Sirius XM (SIRI) satellite radio service faces tough competition from free services plus the challenge of keeping and adding subscribers despite a pullback in consumer spending.
The company, the result of a merger of Sirius Satellite Radio and XM Satellite Radio Holdings last July, has been struggling. And Thursday morning's quarterly results were worse than expected. Sirius XM finished the third quarter with 18.6 million subscribers, and while that's an increase of 3.5 percent from last year, it's also down by 400,000 from just three months earlier.
Satellite radio's shrinking subscriber base indicates satellite radio is not a necessity in this recession. When paid promotional trials expired, many people just didn't renew them. And the decline in auto sales to a multi decade low decimated one of the company's main sources of growth. Still, the company has managed to take advantage of economies of scale from the merger to narrow its losses. Its pro-forma net loss narrowed to 62.9 million from $233 million a year earlier, while pro-forma revenue grew 5 percent.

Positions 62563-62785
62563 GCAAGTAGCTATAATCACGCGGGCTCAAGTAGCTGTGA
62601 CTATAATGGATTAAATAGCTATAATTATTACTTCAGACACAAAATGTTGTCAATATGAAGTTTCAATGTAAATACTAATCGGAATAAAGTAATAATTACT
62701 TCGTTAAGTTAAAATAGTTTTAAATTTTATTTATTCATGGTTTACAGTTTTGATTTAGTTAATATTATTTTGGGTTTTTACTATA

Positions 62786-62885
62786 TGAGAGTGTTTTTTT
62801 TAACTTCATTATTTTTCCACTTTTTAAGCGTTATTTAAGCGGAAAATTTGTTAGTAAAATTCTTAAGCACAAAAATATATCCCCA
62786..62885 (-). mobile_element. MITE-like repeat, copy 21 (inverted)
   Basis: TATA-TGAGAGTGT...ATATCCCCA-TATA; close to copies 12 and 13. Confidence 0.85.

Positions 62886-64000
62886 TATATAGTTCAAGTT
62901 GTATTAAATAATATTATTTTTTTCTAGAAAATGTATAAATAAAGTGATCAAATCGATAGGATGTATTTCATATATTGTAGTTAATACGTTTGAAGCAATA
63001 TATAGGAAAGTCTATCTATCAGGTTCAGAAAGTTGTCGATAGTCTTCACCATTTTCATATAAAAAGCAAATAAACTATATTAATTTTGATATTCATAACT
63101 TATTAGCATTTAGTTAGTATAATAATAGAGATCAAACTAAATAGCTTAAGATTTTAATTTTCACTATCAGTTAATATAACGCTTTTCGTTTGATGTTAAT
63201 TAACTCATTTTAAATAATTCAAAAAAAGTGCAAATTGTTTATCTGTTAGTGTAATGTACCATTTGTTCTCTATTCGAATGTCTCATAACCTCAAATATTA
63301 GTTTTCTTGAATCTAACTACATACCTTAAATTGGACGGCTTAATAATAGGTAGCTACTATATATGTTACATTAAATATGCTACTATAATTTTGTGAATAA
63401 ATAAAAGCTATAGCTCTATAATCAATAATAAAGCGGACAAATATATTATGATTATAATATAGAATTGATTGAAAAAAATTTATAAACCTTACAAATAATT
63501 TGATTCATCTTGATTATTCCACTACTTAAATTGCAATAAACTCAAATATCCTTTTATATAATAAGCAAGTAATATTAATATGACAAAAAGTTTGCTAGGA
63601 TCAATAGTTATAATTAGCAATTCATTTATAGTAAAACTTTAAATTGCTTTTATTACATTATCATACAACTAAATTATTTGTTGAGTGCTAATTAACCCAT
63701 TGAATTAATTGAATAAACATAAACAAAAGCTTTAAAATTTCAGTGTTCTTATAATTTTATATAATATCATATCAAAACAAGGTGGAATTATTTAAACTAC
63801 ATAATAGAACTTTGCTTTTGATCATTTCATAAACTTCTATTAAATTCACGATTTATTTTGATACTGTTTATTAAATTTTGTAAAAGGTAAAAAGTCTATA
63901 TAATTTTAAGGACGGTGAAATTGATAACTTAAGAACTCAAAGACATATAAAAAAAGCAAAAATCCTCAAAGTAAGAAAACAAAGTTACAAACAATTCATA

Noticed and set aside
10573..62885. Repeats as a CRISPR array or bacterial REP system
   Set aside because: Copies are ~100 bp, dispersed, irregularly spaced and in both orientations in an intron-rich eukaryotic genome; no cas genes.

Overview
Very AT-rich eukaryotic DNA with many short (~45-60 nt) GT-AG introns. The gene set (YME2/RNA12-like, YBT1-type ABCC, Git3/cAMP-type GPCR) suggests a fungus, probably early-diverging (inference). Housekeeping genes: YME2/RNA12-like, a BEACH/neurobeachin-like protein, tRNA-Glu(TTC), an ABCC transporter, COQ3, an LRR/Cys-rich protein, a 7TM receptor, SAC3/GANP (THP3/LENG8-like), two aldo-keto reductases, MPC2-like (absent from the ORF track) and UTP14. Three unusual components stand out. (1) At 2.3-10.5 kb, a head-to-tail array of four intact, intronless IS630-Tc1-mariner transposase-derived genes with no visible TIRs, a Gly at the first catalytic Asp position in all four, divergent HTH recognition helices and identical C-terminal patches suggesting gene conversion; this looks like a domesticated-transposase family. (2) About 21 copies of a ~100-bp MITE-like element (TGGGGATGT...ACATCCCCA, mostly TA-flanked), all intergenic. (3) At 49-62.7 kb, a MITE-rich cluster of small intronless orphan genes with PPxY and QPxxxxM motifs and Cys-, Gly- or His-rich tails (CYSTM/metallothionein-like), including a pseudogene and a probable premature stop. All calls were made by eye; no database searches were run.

While just a few months ago the company warned investors it might have to file for bankruptcy protection, an injection of cash from Liberty Media (LCAPA) last month made a world of difference, allowing it to refinance. Last month Standard & Poor's raised its credit rating for the satellite radio maker, saying its liquidity position has improved.
The merger of the two satellite radio giants took so long and faced a slew of anti-trust concerns. But the performance of the merged company just goes to show that in this digital world there are so many different ways to consume media, that different formats compete with each other. Satellite radio is up against Internet radio and online music. Sirius XM is now counting on new distribution platforms to move away from its reliance on auto sales and to make its service a must-have no matter what the economy.